- 06:01 – For example, if we deliver a product which is unusable, and we’re on time and within cost, is that a successful project? I think not.
- 06:12 – That’s a good example of a failure.
- 06:16 – However, that may be a failure in the program management system, not the project management system because in the project management system, they define the product for the project management environment, and then they are responsible to deliver the product within the constraints that are set by the higher levels.
- 06:36 – So if that product doesn’t work and you’ve told them that it won’t work, then it’s not your problem, you know.
- 06:43 – Yes. That’s what I’m saying, not a problem with the project management system.
- 06:47 – Correct, yes. It’s a level above. Yeah. That’s why it is difficult. Yeah.
- 06:52 – So difficult. But that’s how they should be thinking.
- 06:56 – How they can judge the performance of a project that just happened, you know.
- 06:59 – Are we going to get the future benefits from that in the future?
- 07:03 – Yeah, in the wider scope of the organization.
- 07:07 – The best example I always give is the Sydney Opera House.
- 07:10 – I mean that was way over-budget, but when you look at it now, that was a fantastic investment. People keep talking about it.
- 07:17 – It’s been the postcard for Sydney for the last 30-40 years.
- 07:22 – That’s a good example, even though it was seen as a failure at the time.
- 07:26 – Yeah, but the question is was it by design or just they were lucky?
- 07:33 – Oh, I think a certain bit of luck came into there, you know.
- 07:37 – Maybe building upside down because it’s in Australia was not so easy, yeah.
- 07:43 – So, another example of a project let’s say that went 30% over time and budget, but it delivered the expected benefits over 10 years, that should be considered a good project.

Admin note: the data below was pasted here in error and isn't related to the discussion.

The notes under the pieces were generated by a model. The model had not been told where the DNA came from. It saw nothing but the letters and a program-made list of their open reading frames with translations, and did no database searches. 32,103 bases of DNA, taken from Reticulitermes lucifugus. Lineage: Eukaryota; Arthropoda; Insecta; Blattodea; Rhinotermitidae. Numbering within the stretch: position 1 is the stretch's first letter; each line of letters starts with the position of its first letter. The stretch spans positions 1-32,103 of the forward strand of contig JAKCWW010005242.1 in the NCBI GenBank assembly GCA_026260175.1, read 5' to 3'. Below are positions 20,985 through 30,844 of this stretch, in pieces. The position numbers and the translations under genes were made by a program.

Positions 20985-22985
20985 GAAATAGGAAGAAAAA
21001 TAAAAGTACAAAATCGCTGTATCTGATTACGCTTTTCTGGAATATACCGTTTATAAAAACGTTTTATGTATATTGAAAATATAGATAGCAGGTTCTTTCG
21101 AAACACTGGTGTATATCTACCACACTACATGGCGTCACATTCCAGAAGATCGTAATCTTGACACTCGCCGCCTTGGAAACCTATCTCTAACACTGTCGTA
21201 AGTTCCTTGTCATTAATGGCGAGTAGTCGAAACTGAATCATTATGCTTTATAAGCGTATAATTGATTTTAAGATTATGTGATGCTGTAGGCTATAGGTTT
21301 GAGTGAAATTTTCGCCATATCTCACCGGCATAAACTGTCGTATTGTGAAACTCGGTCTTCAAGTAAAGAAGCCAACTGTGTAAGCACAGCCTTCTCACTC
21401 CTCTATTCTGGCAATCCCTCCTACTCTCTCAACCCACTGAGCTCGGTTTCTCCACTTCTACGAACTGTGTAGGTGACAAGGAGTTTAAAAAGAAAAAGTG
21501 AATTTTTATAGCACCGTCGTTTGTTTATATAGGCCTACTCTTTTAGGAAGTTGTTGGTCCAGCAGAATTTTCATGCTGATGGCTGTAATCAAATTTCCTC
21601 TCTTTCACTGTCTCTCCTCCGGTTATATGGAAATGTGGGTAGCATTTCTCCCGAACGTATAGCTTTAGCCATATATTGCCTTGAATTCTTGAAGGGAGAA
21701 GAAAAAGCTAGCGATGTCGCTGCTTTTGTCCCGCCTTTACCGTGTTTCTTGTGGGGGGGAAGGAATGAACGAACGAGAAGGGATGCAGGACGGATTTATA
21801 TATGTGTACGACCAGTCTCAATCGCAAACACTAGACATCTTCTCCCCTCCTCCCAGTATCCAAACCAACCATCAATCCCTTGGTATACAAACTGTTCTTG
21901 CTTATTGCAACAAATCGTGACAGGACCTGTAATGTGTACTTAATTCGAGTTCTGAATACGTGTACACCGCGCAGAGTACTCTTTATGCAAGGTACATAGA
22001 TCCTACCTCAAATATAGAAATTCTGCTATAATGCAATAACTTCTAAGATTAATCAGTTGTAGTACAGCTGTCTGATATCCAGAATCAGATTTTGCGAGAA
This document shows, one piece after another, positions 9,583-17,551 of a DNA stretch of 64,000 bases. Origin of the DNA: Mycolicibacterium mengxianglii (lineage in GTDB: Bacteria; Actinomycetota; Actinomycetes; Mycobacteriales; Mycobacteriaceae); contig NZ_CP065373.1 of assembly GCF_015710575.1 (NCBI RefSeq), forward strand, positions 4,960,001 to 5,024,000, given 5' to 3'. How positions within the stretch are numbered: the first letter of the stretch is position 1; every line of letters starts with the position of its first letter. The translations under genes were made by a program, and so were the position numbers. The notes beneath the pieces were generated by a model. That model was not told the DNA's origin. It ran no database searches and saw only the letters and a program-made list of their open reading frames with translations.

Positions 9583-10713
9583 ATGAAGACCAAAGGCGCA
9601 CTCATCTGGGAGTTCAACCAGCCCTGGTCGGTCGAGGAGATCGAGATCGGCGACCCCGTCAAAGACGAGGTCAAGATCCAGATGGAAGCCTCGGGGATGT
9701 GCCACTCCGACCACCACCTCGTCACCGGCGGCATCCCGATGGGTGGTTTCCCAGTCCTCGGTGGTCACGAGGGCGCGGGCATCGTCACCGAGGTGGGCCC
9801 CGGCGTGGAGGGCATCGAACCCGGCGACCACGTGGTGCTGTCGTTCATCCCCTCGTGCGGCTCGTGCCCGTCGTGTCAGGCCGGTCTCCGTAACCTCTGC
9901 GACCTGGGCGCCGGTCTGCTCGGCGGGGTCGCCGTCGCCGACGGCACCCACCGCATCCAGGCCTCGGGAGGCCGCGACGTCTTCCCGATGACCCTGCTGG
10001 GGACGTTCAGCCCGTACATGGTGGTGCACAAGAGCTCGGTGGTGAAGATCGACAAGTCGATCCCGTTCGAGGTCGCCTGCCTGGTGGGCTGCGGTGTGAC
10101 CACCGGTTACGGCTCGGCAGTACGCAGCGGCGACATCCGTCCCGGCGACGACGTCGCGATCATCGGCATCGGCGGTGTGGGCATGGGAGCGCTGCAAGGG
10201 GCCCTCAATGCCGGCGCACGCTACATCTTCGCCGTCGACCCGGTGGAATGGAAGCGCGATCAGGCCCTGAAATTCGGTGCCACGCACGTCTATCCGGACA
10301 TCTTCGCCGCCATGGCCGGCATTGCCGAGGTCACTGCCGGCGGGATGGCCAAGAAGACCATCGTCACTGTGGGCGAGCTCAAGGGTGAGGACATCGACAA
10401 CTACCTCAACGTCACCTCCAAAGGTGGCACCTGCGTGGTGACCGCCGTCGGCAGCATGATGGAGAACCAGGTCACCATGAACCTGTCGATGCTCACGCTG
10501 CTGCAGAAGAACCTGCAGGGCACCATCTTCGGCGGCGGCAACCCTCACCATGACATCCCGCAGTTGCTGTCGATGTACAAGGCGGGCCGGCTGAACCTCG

- 07:57 – Okay, so that’s actually the end of the Business Case Theme questions.
- 08:02 – We have covered everything, yeah. So we’ve come to an end and hope you found the scenario questions useful, and that’s really a good example of the kind of questions that will come up in the exam.
- 08:13 – So, don’t have anything else to talk about? No, no. About the Business Case?
- 08:16 – No. We’re back with the Organization. So, don’t go away.
- 08:20 – Coffee. Bye for now. Bye.
So, we’re done with the largest theme. The next theme we’re going to talk about is Organization.
Scenarios/questions we’ve discussed in this lesson
- Scenario: During the IP stage, the PM believes that a senior user is overexaggerating the expected benefits. The senior user is doing this to gain a better chance of securing funding ahead of other projects. What should the PM do in this situation?
- Scenario: An executive with a strong financial background informs the PM that the best and perhaps only way to measure the success of a project is if the project is delivered on time and within budget. Is this an appropriate way to measure projects?